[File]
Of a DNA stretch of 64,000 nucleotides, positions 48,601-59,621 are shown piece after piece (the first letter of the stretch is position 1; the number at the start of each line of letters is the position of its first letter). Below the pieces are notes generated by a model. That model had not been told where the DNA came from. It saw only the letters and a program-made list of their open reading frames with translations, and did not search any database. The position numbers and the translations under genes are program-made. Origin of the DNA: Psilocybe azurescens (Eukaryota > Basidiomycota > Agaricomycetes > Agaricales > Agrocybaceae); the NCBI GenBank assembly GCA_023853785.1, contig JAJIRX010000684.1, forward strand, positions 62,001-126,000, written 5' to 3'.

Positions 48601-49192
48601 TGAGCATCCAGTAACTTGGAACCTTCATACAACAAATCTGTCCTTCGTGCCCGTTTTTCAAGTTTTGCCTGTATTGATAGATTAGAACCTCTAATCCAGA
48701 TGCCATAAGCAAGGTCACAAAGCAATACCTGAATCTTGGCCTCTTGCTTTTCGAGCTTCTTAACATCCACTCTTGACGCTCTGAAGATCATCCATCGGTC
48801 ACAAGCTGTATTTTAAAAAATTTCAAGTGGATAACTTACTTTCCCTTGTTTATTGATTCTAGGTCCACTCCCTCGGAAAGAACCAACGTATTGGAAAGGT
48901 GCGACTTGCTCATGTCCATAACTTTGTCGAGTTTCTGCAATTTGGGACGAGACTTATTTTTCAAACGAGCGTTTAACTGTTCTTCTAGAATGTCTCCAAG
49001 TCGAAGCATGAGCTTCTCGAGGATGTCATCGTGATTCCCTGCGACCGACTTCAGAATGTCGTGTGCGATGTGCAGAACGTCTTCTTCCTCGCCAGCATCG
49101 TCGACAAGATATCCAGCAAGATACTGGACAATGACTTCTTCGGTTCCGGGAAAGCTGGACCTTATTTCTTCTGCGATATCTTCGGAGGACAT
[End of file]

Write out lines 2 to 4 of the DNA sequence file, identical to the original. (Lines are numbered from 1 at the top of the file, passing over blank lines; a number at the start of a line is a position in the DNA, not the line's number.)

Positions 48601-49192
48601 TGAGCATCCAGTAACTTGGAACCTTCATACAACAAATCTGTCCTTCGTGCCCGTTTTTCAAGTTTTGCCTGTATTGATAGATTAGAACCTCTAATCCAGA
48701 TGCCATAAGCAAGGTCACAAAGCAATACCTGAATCTTGGCCTCTTGCTTTTCGAGCTTCTTAACATCCACTCTTGACGCTCTGAAGATCATCCATCGGTC